Do Brain Pills Really Work?
They go by a variety of names - memory enhancers, focus enhancing supplements, or sometimes just "brain pills" - pills and supplements which make a variety of claims about improving your mental and cognitive abilities.
These types of pills and supplements are increasing in popularity for a variety of reasons. In the United States, the Baby Boomer Generation makes up a very large segment of the population which is currently aging and may be interested in supplements to improve general memory loss and brain function, while others may be more invested in preventing illnesses like Dementia and Alzheimer's.
The younger generations are interested in these supplements and pills as well, mostly due to a competitive college atmosphere and a workforce that is requiring entry level workers to do more over longer hours to distinguish themselves from their coworkers to move forward.
But these supplements and pills raise many questions. What are the potential side effects of using these kinds of pills? What effective ingredients should you be looking for? Are there any natural alternatives? And most importantly - do these types of pills and supplements even work?
Unfortunately only a very few drugs have been shown in medical studies to improve mental focus, cognition, and memory, and these are pharmaceutical drugs that require a doctor's prescription. Primarily these drugs are only prescribed to people who have been diagnosed with conditions such as Alzheimer's and ADHD.
Many of these drugs are used "off label" by people who don't have a diagnosable condition but are looking for the benefits these drugs might provide. Unsupervised use of prescription drugs can be extremely dangerous and should be avoided at all costs.
People who are wisely avoiding experimenting with off label prescription drugs will be looking for natural alternatives and supplements that provide similar benefits. To this end, there are a wide variety of supplements and products available that rely on natural ingredients, including:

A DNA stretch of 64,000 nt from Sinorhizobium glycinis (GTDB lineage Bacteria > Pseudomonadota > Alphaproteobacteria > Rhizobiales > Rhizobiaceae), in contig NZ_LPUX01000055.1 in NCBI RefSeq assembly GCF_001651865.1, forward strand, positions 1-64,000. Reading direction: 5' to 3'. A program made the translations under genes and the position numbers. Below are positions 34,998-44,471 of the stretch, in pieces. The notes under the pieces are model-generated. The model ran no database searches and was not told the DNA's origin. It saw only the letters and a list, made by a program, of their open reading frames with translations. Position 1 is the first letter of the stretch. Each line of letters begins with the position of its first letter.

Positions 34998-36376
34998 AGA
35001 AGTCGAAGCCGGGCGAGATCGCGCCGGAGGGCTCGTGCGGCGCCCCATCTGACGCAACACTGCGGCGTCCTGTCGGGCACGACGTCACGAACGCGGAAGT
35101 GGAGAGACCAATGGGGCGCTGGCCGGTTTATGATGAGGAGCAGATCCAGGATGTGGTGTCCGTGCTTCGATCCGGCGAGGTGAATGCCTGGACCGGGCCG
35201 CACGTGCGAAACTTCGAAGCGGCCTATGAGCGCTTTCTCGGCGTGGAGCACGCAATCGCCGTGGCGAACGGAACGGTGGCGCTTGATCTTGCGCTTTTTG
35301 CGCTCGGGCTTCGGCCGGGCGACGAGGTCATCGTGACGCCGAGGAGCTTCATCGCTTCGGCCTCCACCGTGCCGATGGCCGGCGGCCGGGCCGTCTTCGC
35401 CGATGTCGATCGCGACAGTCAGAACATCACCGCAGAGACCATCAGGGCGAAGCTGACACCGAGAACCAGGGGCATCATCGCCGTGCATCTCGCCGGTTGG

These supplements feature well known and well publicized ingredients, like Gingko Biloba, Bacopa Monnieri, DMAE, Panax Ginseng, Xanthines, and a variety of vitamins, and proteins, depending on their specific formulations.
The reality is that even the most well known of these ingredients has never been proven without a doubt to improve your memory, focus, or other cognitive abilities, despite what some products claim.
Many of these ingredients have been shown to work in some studies, and then just as quickly shown to not work in other studies. The only one of these ingredients that seems to work consistently are the Xanthines, the base of many well known stimulants like caffeine.
Most popular natural ingredients, like Gingko Biloba and Panax Ginseng, have no known side effects and are not considered supplements to which people are likely to become addicted.
Stimulants, on the other hand, including pills which just have high levels of caffeine or those which include additional stimulants, do have higher incidences of side effects - like jitteriness, difficulty sleeping, dizziness, headaches, nausea, and more - as well as higher rates of addiction and overdose. People will have different sensitivities to stimulants and users who experience any side effects should discontinue use of that product immediately.
How to Avoid Scams:
In the United States, dietary supplements and similar health products do not require any efficacy or safety approval before being sold on the open market, which creates the ideal circumstances for people and companies to make unsubstantiated claims about their products and what they can do.
To avoid being scammed when looking for "brain pills," customers should look for products that openly disclose all ingredients and dosages of those ingredients. In addition, be wary of products that make emphatic claims, "guaranteeing" certain results and health benefits that seem excessive.
Another thing to always look for when evaluating health products, especially those being purchased online, is billing practices. Companies that offer a small - or no - period of time for returns and refunds, or that automatically enroll you in an autoship program that charges you repeatedly should be looked at twice. These practices are common in "fly by night" companies that look to sell a large amount of product and then disappear once they get enough negative reviews online.
Customers that are really interested in finding something that works for them should either consult with their physician or consider going directly to a health and wellness store, where they can speak with employees about products that are well liked and well regarded in the industry and by their customers.